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  Publicity Stills of
"Assassination of Jesse James"
(Courtesy from Warner Bros)

Action/Adventure and Western
Director: Andrew Dominik
Cast: Brad Pitt, Casey Affleck, Sam Shepard, Mary-Louise Parker, Jeremy Renner, Paul Schneider, Sam Rockwell
RunTime: 2 hrs 40 mins
Released By: Warner Bros
Rating: NC-16 (Some Violence and Brief Sexual References)

Official Website: http://www.jessejamesmovie.com

Opening Day: 24 January 2008


An action western surrounding the private life and public exploits of America's most notorious outlaw, Jesse James. As the charismatic and unpredictable outlaw plans his next great robbery, he wages war on his enemies, who are trying to collect the reward money--and the glory--that is riding on his capture. However, the greatest threat to Jesse's life may ultimately come from those he trusts the most.

Movie Review:

The dissipations of facades and masquerades come to the fore in the ponderously titled “The Assassination of Jesse James by the Coward Robert Ford”. Jesse James (Brad Pitt) tempers his blood reign over railroads and dusty towns with his guise as charming businessman Thomas Howard, substituting his inherent savagery for normalcy, gunslinging for churchgoing and gang for family. But that life will always be too much to ask from the restless James. A lifetime of cruelty and lawlessness leaves him the desire for martyrdom, one lasting act of infamy. Robert Ford (a pitch perfect Casey Affleck), the sycophantic young upstart to James’ gang and driven by his idolatry of his waning hero in James, seeks celebrity in the same way he incites it by introducing himself as a man "destined for great things". The eventual evanescence of this romanticised illusion leads to the nascent of pride and envy. The sudden act of psychosis (arguably by both parties) that leads to the film’s key marquee placement triggers the celebrity Ford craves which at once dispels the myth of both men while nonetheless immortalising them.

At a wizened 34 years of age, the fatigued James settles into iconic deification. An outlaw outweighed by the tides of legend and the tales of courage magnified by an audience enraptured by true stories of crime. Notoriety and celebrity bleed into each other. The idea carries a purview of our contemporary cultural import of fame and its cults of personalities. Writer-director Andrew Dominik is careful not to devolve its own overtextualised, and highly subjective mythos into filmic pablum. The attention to detail in the characters is frequently enriched with elements of fatalism until the ruptured fabrics of their environment are revealed through the pas de deux that transpires between James and Ford.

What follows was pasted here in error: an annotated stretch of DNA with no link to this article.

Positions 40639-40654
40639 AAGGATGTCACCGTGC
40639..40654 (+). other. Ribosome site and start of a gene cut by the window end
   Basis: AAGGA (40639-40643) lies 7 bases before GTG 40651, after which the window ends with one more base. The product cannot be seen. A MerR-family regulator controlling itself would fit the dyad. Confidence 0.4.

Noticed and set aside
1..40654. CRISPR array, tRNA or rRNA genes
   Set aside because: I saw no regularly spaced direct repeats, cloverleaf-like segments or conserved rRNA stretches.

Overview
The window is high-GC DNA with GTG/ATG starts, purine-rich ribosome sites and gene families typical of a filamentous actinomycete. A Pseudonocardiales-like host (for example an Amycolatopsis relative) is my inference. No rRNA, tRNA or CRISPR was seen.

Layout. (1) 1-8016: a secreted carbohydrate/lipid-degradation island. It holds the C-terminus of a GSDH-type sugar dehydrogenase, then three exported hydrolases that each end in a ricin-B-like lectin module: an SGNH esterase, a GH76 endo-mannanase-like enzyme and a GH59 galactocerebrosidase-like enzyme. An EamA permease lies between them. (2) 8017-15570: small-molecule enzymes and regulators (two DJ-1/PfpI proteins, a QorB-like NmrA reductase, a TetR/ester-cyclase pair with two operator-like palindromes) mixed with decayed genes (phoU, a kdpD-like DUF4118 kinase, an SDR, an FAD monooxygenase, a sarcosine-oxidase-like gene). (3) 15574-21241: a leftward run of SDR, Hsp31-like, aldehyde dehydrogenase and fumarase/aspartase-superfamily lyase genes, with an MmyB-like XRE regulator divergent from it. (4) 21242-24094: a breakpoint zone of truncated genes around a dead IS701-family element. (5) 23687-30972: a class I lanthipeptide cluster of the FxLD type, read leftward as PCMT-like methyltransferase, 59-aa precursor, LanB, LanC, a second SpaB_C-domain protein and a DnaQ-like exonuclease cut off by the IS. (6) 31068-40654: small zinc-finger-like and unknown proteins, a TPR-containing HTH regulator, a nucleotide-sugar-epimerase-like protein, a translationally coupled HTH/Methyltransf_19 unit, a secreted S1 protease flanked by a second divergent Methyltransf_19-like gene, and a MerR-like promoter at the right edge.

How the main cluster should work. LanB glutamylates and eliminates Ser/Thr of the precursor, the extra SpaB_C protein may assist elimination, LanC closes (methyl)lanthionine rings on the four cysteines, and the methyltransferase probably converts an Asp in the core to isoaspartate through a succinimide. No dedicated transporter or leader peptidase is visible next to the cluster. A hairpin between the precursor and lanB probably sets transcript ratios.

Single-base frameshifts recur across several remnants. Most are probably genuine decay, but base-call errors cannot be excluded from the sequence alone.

Dominik invokes the most prominent of all betrayals. Ford emerges as a cravenly Judas, slaying the one he professes undying love for. As the borderlines between passion and envy merge and fade into each other, it becomes clear that its plaintive pitch of veneration reaches into a reservoir of psychology gripping the two men from the moment James succumbs to his resurgent vanity. Arched by its metaphysical approach to its cinematography, it resonates the loaded relationship shared between them. The vast Midwestern fields during the 1880s provide the stage as dissonance is contemplated as an inevitable response to treachery.

Literally one long epilogue, Dominik bookends this sorrowful story of endings and beginnings with a credo of blood ties. And at an overextended 160 minutes, the film bears witness to more than just its eponymous killers. Insights abound in its narrative sprawl, from Robert’s brother Charley (Sam Rockwell) to Jesse’s own kin, Frank (Sam Shepard). Steeped in its own conceptual enigma, Dominik ruminates, very slowly and sombrely on strained dynamics and popular culture. Seeping pathos into a visually extravagant canvas, Dominik tells a brutally honest tale on the price of iconography and opportunely creates an antidote for the balefully emblematic and misbegotten “American Gangster”.

Movie Rating:

(A rewarding experience for the patient, builds to a powerful climax)

Review by Justin Deimen


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. American Gangsters (2007)

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